hgbook-untested / en / ch09-hook.xml

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<!-- vim: set filetype=docbkxml shiftwidth=2 autoindent expandtab tw=77 : -->

<chapter id="chap:hook">
  <?dbhtml filename="handling-repository-events-with-hooks.html"?>
  <title>Handling repository events with hooks</title>

  <para id="x_1e6">Mercurial offers a powerful mechanism to let you perform
    automated actions in response to events that occur in a
    repository.  In some cases, you can even control Mercurial's
    response to those events.</para>

  <para id="x_1e7">The name Mercurial uses for one of these actions is a
    <emphasis>hook</emphasis>. Hooks are called
    <quote>triggers</quote> in some revision control systems, but the
    two names refer to the same idea.</para>

  <sect1>
    <title>An overview of hooks in Mercurial</title>

    <para id="x_1e8">Here is a brief list of the hooks that Mercurial
      supports. We will revisit each of these hooks in more detail
      later, in <xref linkend="sec:hook:ref"/>.</para>

    <itemizedlist>
      <listitem><para id="x_1e9"><literal role="hook">changegroup</literal>: This
	  is run after a group of changesets has been brought into the
	  repository from elsewhere.</para>
      </listitem>
      <listitem><para id="x_1ea"><literal role="hook">commit</literal>: This is
	  run after a new changeset has been created in the local
	  repository.</para>
      </listitem>
      <listitem><para id="x_1eb"><literal role="hook">incoming</literal>: This is
	  run once for each new changeset that is brought into the
	  repository from elsewhere.  Notice the difference from
	  <literal role="hook">changegroup</literal>, which is run
	  once per <emphasis>group</emphasis> of changesets brought
	  in.</para>
      </listitem>
      <listitem><para id="x_1ec"><literal role="hook">outgoing</literal>: This is
	  run after a group of changesets has been transmitted from
	  this repository.</para>
      </listitem>
      <listitem><para id="x_1ed"><literal role="hook">prechangegroup</literal>:
	  This is run before starting to bring a group of changesets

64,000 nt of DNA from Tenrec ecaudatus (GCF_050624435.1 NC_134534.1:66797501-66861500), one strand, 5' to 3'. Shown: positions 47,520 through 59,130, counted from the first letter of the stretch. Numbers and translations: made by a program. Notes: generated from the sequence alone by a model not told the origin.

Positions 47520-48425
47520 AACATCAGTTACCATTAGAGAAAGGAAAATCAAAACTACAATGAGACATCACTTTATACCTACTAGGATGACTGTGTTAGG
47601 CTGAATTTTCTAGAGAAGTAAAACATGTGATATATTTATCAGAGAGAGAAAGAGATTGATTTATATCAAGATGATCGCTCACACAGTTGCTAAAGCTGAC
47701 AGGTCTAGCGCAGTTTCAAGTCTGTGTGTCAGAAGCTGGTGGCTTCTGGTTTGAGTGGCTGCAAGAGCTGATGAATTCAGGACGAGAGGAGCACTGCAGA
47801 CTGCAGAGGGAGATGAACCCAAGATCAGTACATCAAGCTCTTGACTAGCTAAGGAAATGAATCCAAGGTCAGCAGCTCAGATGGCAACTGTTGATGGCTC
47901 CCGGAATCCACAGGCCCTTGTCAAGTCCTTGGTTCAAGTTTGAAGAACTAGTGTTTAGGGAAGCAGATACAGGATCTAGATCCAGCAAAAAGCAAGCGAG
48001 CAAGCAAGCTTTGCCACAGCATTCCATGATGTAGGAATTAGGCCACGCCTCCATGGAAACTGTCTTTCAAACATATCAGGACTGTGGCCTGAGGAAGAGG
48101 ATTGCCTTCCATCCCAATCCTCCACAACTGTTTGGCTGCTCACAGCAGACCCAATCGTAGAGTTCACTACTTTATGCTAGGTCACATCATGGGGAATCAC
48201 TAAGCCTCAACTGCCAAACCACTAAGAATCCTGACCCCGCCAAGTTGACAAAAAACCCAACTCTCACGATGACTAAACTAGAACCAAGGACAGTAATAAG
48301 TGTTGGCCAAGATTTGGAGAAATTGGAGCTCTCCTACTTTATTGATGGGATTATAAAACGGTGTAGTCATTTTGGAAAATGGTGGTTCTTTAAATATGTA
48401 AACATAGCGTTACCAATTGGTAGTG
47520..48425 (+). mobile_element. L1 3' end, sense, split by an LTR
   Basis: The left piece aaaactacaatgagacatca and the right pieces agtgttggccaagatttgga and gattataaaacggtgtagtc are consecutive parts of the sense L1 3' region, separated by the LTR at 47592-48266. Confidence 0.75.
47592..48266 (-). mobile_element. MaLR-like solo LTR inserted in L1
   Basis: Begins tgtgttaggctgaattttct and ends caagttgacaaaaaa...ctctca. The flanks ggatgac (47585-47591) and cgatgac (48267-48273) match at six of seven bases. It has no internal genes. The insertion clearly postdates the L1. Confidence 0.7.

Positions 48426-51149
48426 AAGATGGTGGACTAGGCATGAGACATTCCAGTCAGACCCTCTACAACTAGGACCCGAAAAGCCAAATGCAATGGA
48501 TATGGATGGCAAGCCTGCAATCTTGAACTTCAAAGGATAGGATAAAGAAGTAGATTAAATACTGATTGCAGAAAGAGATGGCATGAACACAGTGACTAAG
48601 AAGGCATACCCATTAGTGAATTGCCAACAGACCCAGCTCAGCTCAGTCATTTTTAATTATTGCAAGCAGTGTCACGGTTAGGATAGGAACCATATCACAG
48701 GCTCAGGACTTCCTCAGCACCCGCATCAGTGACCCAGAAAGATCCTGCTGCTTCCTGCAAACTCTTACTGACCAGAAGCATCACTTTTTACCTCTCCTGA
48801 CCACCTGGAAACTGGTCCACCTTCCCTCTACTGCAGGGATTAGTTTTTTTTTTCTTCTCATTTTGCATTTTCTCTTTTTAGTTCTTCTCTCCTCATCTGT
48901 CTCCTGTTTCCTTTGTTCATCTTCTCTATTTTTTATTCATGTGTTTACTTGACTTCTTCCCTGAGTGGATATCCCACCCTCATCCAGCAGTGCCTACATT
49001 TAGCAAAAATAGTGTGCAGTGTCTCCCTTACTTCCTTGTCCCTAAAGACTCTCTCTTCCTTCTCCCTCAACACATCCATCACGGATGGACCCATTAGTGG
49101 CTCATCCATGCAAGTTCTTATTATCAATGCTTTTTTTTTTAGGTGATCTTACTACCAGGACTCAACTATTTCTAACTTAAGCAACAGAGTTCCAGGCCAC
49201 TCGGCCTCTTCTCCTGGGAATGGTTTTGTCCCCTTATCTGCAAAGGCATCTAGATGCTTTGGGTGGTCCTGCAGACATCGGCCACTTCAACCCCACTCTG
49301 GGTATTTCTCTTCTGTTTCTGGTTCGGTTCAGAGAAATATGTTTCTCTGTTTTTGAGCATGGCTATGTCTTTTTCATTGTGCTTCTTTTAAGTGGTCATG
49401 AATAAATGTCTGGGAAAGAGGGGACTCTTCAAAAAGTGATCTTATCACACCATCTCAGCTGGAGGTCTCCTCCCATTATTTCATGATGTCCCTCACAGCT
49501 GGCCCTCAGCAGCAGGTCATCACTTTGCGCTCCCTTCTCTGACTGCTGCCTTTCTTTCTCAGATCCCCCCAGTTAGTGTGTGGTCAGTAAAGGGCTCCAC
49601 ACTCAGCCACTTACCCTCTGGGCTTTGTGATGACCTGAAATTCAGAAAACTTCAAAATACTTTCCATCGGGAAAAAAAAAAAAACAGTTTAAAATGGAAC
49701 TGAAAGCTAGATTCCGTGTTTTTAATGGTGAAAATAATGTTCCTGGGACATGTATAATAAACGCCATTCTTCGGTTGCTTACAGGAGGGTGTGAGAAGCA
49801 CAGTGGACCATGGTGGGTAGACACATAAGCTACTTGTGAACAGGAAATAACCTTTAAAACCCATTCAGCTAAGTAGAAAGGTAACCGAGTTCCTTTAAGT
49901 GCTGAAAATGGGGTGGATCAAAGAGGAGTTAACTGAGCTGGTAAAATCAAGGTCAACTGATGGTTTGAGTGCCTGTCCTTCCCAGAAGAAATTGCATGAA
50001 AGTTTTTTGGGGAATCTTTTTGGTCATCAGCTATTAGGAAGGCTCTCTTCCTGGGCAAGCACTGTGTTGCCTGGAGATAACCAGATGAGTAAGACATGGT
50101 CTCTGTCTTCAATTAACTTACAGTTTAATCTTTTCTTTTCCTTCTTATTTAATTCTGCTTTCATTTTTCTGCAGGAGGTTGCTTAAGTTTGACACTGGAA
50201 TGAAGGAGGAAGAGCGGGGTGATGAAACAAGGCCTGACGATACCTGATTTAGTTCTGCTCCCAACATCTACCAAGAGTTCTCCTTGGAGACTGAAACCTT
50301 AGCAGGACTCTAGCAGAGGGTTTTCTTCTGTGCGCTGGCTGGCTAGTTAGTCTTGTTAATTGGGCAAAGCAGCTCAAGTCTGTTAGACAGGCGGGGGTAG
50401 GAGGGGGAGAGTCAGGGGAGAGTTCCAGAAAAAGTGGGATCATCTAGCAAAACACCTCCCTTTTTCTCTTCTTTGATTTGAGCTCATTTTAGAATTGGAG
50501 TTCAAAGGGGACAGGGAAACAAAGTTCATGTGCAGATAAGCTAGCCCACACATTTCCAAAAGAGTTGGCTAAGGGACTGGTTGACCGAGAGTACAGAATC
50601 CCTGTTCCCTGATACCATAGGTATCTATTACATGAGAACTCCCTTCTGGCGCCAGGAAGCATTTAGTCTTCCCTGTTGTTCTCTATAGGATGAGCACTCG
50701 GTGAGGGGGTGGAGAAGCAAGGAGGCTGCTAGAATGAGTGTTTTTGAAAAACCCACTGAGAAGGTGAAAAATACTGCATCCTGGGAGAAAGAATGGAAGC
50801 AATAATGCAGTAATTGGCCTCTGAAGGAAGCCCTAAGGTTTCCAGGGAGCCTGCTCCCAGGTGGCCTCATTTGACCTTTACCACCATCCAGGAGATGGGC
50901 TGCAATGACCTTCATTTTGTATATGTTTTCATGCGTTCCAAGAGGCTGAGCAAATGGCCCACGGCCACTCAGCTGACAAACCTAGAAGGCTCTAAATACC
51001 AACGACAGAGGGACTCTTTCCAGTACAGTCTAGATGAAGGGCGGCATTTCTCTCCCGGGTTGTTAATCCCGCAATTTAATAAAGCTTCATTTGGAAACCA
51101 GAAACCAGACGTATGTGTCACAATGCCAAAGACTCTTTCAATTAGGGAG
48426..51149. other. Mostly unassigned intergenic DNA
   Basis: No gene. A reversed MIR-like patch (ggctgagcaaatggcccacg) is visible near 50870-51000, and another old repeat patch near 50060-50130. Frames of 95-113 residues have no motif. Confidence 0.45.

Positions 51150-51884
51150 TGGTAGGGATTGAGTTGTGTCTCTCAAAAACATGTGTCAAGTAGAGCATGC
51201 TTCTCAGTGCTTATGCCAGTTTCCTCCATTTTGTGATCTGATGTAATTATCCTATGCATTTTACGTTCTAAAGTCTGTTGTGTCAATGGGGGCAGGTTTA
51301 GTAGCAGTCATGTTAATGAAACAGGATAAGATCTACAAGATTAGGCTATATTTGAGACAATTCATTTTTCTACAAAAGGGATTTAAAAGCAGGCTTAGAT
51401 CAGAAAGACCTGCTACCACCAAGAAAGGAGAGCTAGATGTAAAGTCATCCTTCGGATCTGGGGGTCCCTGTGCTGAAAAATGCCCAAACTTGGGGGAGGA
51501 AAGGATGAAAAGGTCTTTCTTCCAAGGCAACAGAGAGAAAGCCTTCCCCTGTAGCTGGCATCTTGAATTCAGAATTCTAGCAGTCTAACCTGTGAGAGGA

into the repository.
	</para>
      </listitem>
      <listitem><para id="x_1ee"><literal role="hook">precommit</literal>:
	  Controlling. This is run before starting a commit.
	</para>
      </listitem>
      <listitem><para id="x_1ef"><literal role="hook">preoutgoing</literal>:
	  Controlling. This is run before starting to transmit a group
	  of changesets from this repository.
	</para>
      </listitem>
      <listitem><para id="x_1f0"><literal role="hook">pretag</literal>:
	  Controlling. This is run before creating a tag.
	</para>
      </listitem>
      <listitem><para id="x_1f1"><literal
	    role="hook">pretxnchangegroup</literal>: Controlling. This
	  is run after a group of changesets has been brought into the
	  local repository from another, but before the transaction
	  completes that will make the changes permanent in the
	  repository.
	</para>
      </listitem>
      <listitem><para id="x_1f2"><literal role="hook">pretxncommit</literal>:
	  Controlling. This is run after a new changeset has been
	  created in the local repository, but before the transaction
	  completes that will make it permanent.
	</para>
      </listitem>
      <listitem><para id="x_1f3"><literal role="hook">preupdate</literal>:
	  Controlling. This is run before starting an update or merge
	  of the working directory.
	</para>
      </listitem>
      <listitem><para id="x_1f4"><literal role="hook">tag</literal>: This is run
	  after a tag is created.
	</para>
      </listitem>
      <listitem><para id="x_1f5"><literal role="hook">update</literal>: This is
	  run after an update or merge of the working directory has
	  finished.
	</para>
      </listitem></itemizedlist>
    <para id="x_1f6">Each of the hooks whose description begins with the word
      <quote>Controlling</quote> has the ability to determine whether
      an activity can proceed.  If the hook succeeds, the activity may
      proceed; if it fails, the activity is either not permitted or
      undone, depending on the hook.
    </para>

  </sect1>
  <sect1>
    <title>Hooks and security</title>

    <sect2>
      <title>Hooks are run with your privileges</title>

      <para id="x_1f7">When you run a Mercurial command in a repository, and the
	command causes a hook to run, that hook runs on
	<emphasis>your</emphasis> system, under
	<emphasis>your</emphasis> user account, with
	<emphasis>your</emphasis> privilege level.  Since hooks are
	arbitrary pieces of executable code, you should treat them
	with an appropriate level of suspicion.  Do not install a hook
	unless you are confident that you know who created it and what
	it does.
      </para>

      <para id="x_1f8">In some cases, you may be exposed to hooks that you did
	not install yourself.  If you work with Mercurial on an
	unfamiliar system, Mercurial will run hooks defined in that
	system's global <filename role="special">~/.hgrc</filename>
	file.
      </para>

      <para id="x_1f9">If you are working with a repository owned by another
	user, Mercurial can run hooks defined in that user's
	repository, but it will still run them as <quote>you</quote>.
	For example, if you <command role="hg-cmd">hg pull</command>
	from that repository, and its <filename
	  role="special">.hg/hgrc</filename> defines a local <literal
	  role="hook">outgoing</literal> hook, that hook will run
	under your user account, even though you don't own that
	repository.
      </para>

      <note>
	<para id="x_1fa">  This only applies if you are pulling from a repository
	  on a local or network filesystem.  If you're pulling over
	  http or ssh, any <literal role="hook">outgoing</literal>
	  hook will run under whatever account is executing the server